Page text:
The other issue is the Old English. What average Evangelical can cope with it? It needs to be made more accessible to your average Pentecostal Joe.

Thus even more reason for me to get my act together on my blog for Pentecostals and Charismatics with serial summaries!

YAY! I love a good reason to Talk Pentecostalism!

Prayer hints for the sleepless & copeless

This is awesome.

10 prayer hits that are just what we helpless and copeless need to plaster onto every wall -- home, work and shed!

For a quick taste, here are her ten leading sentences...

10. Stop feeling guilty about not praying well.
9. Thank God for things.
8. Don't stop be interested in your godliness.
7. Expect to pray short prayers.
6. Pray for your friends, family, church and government leaders.
5. Choose a time when you might actually remember to pray and try and plan to pray then.
4. Keep asking God to help you to trust him, and to teach you how to trust him in your situation.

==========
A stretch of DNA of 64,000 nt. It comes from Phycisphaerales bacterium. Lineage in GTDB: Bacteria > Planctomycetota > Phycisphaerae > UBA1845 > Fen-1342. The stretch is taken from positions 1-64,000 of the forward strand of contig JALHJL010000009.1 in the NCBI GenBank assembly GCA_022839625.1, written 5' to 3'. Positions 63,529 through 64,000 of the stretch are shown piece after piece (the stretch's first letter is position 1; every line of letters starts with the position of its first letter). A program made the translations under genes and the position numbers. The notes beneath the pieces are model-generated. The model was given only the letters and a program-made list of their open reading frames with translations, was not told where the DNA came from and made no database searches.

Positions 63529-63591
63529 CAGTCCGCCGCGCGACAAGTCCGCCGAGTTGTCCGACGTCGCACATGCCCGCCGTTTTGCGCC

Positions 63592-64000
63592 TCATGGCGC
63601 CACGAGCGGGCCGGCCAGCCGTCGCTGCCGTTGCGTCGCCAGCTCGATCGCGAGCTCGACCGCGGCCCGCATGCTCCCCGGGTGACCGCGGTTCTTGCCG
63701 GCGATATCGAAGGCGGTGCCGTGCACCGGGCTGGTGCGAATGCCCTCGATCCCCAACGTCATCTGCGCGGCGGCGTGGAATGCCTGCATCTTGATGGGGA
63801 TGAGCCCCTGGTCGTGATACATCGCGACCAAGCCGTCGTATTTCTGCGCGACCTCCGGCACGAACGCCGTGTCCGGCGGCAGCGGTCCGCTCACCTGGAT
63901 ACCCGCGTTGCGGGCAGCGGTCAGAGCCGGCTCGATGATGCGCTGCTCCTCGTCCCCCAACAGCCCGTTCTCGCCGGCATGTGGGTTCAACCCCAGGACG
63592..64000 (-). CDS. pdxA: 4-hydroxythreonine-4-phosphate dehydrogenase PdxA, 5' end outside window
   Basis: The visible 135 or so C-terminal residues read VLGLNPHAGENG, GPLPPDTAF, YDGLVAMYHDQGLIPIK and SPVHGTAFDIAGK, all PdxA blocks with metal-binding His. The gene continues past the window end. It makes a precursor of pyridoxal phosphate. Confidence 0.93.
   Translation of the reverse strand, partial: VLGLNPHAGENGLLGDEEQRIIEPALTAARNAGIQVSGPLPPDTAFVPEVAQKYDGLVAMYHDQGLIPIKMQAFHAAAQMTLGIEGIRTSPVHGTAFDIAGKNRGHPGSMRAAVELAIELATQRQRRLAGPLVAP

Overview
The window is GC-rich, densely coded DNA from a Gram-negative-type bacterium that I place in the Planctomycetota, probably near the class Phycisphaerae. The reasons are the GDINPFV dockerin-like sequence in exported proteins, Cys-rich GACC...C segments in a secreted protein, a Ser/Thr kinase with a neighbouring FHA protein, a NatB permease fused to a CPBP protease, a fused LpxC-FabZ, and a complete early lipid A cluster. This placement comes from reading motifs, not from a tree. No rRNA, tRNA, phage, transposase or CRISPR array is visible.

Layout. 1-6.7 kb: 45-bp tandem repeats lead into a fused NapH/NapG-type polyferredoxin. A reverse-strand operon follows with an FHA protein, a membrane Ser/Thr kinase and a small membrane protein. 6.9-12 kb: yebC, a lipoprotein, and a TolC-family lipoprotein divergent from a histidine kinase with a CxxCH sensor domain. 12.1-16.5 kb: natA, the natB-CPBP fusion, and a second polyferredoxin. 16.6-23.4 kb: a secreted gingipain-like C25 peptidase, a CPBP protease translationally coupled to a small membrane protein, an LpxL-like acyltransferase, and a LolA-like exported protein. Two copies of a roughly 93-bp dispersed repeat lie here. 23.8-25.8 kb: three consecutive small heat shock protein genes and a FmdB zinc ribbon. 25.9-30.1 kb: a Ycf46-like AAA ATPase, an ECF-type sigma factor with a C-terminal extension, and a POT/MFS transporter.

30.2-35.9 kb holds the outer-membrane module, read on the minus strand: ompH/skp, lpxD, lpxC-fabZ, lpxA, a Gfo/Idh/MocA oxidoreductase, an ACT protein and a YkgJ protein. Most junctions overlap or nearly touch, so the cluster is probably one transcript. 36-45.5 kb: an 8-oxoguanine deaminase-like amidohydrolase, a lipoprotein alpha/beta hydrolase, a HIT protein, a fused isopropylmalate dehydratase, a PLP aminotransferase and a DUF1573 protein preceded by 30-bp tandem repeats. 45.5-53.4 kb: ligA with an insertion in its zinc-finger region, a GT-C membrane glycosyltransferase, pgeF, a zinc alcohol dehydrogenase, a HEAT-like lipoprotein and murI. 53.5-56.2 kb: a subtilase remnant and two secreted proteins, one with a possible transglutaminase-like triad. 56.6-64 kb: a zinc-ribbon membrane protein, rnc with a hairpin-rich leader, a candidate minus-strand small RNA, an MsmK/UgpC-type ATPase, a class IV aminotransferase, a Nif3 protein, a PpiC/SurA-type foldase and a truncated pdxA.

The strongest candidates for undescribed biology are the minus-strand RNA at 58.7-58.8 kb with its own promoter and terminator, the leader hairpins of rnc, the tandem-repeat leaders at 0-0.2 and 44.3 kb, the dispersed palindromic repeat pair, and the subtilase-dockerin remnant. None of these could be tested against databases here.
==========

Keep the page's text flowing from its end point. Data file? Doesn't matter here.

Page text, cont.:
3. Read the Bible.
2. Pray with someone.
1. Pray.

Thank you Jennie Baddeley!!!

Vanity of the mind

"Almost all that we see or hear is vain" says Owen, describing the world as full of what has it's source in people themselves; the mind is the source of all vanity with which everything is now overflowing.

As a Christian what I find challenging is tending to all the remains of this pride still evident in my thinking.

How do I do this?

At the very least I'm planning on continuing to read John Owen... Could do far worse I'm sure. But rubber needs to hit the road too, right, somehow?!

Growth in grace

John Owen says "Growth in grace depends on the use of grace".

He references 2 Peter 1:

5 For this very reason, make every effort to supplement your faith with virtue, and virtue with knowledge,